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Small Hydro Power Plants in Armenia

By Areg Gharabegian Artak Hambarian, and Kenell Touryan

The Armenian Government has made remarkable progress within the past 10 years in reforming country’s energy sector and overcoming the difficulties faced in the 1990’s. With assistance from international sources, government has taken serious steps to improve energy sector performance. The nuclear power plant was re-commissioned in 1995 and the reliability of energy supply has increased substantially. Nonpayment by customers has been reduced with practically all private consumers now paying for their energy use.

Armenia does not have fossil fuel resources; therefore, it has to import gasoline, natural gas, and heavy oil for its needs. Besides using fossil fuel, Armenia generates approximately 40% of its electricity using nuclear power plant and 35% using large hydro power plants. Armenia needs to develop its renewable energy resources to reduce its reliance on imported fuel.

Historically hydropower has been a large part of Armenia’s electrical energy production resources. There are two large hydropower cascades, Sevan-Hrazdan and Vorotan that have combined installed capacity of approximately 960 Mega Watt (MW).

Table 1 provides distribution of the installed capacity and generation of electricity by different sources in Armenia.

Table 1 – Electricity Sources in 2010


Installed Capacity, MW

Generation GWh







Large Hydro



Small Hydro










The following are the possible sources of the renewable energy in Armenia for the three major energy components:

  • Electricity: hydropower, wind power, photovoltaic’s, geothermal power, and biomass;
  • Thermal (heating): heat pumps, solar thermal power, geothermal power, and biomass;
  • Transportation: bio-ethanol.

Potential of Small Hydropower Power Projects

The findings of a comprehensive review of renewable energy potential in Armenia have ranked small hydropower power projects (SHPP) as the most advanced renewable energy technology and the most economical for Armenia in the short to medium-term. Typically plants with less than 30 MW of installed capacity are considered SHPP.

Development of SHPP has been a success story in Armenia over the last decade. In 2010, SHPPs generated approximately 5% of the electricity used in Armenia and this percentage can be doubled if favorite conditions are created and certain barriers that hinder further growth of the industry are eliminated.

As of early 1990’s Armenia had 28 small hydro plants which were originally commissioned from 1930’s through 1950’s. About half of those were economically unattractive and not feasible due to their age and changed water flow. In the mid-1990’s Government of Armenia decided to privatize these SHPPs through a competitive tender but there were no bids for most of them due their poor conditions.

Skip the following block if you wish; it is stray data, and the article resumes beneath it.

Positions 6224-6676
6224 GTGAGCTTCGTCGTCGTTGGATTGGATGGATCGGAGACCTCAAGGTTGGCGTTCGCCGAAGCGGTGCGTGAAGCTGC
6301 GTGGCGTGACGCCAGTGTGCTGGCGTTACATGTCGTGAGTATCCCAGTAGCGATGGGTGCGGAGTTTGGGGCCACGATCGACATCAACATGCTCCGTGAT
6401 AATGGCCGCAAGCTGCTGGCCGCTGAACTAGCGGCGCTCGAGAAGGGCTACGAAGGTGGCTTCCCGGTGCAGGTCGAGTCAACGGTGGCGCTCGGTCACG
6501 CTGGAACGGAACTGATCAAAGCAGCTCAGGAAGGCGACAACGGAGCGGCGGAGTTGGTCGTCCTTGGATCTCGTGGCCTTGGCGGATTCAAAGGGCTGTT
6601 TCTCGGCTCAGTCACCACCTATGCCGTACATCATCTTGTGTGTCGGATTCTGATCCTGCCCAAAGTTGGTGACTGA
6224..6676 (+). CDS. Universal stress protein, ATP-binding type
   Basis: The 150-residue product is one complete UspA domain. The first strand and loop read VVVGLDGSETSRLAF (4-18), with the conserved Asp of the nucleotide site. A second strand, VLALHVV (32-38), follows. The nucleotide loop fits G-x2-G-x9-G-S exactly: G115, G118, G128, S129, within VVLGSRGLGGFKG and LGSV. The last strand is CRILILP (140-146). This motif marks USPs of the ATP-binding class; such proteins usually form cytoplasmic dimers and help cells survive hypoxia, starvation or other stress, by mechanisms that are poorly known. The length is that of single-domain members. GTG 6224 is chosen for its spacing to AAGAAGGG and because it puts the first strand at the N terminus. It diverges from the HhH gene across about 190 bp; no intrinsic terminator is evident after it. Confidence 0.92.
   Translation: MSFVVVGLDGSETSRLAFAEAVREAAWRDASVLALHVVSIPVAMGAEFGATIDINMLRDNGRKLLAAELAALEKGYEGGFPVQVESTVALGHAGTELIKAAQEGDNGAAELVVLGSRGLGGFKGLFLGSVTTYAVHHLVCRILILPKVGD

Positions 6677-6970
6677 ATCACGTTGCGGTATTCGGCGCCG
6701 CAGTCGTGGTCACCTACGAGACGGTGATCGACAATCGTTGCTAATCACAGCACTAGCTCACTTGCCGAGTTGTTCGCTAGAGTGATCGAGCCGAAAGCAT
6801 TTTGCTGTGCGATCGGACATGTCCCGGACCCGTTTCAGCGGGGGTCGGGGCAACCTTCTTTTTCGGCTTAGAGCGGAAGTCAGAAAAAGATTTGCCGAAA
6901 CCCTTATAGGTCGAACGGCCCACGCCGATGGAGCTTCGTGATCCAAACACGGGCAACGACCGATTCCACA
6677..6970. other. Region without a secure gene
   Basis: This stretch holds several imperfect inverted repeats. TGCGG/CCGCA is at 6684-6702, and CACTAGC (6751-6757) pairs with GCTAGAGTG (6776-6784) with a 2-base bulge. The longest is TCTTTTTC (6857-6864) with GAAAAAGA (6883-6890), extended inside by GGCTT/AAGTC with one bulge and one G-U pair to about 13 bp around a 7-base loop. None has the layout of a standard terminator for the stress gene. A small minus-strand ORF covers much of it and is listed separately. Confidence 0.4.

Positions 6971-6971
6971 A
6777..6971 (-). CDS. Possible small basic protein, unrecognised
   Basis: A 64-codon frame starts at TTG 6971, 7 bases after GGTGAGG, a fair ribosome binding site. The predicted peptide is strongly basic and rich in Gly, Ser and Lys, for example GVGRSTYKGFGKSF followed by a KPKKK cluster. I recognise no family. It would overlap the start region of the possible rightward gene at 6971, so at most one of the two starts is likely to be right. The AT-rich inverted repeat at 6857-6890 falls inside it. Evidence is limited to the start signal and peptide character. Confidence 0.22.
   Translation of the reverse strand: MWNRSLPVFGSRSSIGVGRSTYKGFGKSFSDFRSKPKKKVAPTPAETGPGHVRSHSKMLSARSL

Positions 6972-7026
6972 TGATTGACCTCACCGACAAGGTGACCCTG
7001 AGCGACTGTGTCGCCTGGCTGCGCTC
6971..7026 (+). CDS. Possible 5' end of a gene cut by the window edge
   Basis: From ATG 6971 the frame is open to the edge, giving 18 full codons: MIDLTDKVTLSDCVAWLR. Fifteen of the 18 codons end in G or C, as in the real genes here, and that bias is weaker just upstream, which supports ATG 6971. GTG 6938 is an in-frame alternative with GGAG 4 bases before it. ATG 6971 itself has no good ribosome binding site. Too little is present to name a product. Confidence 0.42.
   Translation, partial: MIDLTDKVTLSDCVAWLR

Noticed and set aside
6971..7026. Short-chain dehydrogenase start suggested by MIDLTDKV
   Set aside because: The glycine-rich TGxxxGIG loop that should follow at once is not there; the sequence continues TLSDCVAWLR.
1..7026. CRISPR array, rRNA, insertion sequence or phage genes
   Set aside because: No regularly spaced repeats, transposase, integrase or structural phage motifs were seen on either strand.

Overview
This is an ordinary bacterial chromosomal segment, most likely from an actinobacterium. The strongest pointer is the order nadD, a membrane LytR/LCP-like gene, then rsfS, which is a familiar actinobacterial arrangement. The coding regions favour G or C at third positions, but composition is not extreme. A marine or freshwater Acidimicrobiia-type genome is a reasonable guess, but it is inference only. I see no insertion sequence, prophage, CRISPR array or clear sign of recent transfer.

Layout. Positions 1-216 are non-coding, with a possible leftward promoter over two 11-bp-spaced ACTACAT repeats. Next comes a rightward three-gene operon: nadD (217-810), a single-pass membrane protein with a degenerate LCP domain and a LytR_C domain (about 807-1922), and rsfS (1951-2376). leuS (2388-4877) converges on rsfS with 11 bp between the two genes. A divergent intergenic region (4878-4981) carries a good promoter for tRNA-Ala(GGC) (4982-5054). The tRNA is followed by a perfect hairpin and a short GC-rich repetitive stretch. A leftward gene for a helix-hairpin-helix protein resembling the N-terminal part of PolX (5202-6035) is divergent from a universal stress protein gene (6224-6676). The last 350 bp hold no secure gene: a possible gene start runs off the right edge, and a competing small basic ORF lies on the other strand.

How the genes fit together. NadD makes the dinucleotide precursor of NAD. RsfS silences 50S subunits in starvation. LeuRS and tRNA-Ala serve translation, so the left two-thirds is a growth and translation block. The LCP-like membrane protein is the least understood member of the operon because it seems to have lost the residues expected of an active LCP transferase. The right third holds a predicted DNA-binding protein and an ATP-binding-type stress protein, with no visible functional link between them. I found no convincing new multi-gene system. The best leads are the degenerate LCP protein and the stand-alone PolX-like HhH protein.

As of late 2010, there were more than 80 commercial size SHPPs operating in Armenia. About 60 of these have been developed and constructed in the past 10 years. There are also numerous small units (micro) that are operated by individuals to satisfy their own electrical needs. Figure 1 shows a good size SHPP and Figure 2 shows a small unit in Armenia.

Table 2 summarizes the potential for additional SHPP development in Armenia over the next 10 years and is based upon data presented in a recent study prepared by Armenia Renewable Resources and Energy Efficiency Fund (R2E2). It should be noted that values presented in Table 2 are average annual energy output number with the maximum peak occurring during spring runoff and the minimum occurring during winter months when stream flows are at their lowest.

Table 2 - Potential Remaining SHPP Capacity in Armenia

Mid and Long Range

Capacity (MW)

Output (GWh)

Needed Investment (Mil $)

Resource: Possible Max




                  Possible Min




2015 (forecast)




2020 (forecast)





The assumption is that hydro power generation would grow from current 5% penetration level to 10% within the next 10 years. Once the best locations are explored the tempo of implementation of new projects will slow down due to increasing marginal costs of construction in more remote, inconvenient, and lower capacity factor locations thus making investors less eager to do projects.

Recent studies indicate that there are 115 sites remain to be developed. In addition, licenses have been issued for 45 but they were not constructed as of early 2011. However, development of some of these sites may not be possible due to environmental concerns. A good example is Trchkan Waterfall where a permit was granted for developing a SHPP but permit was then canceled due to the fears public opposition of developing this scenic location. Government granted Trchkan a specially protected area status that would make it immune from future industrial developments.

Figure 3 shows the history of SHPP development in recent years. A flurry of activities started in 2004 when Public Service Regulatory Commission (PSRC) adopted a clear feed-in-tariff for new projects. 


Source: USAID, 2010

Technical Issues

Over the past five years, those SHPPs that have been approved for licensing and actually constructed faced and overcame a number of issues. Strides were made to address and deal with competing land use claims, environmental impacts and stream flow limitations, differences between actual construction costs and study cost estimates, new hydrology information that differed from historical data measured by the various hydrological research institutes from the Soviet era, and conflicts with other water uses to name but a few. Resolution of these issues is essential for considering the future potential of SHPP additions to installed capacity.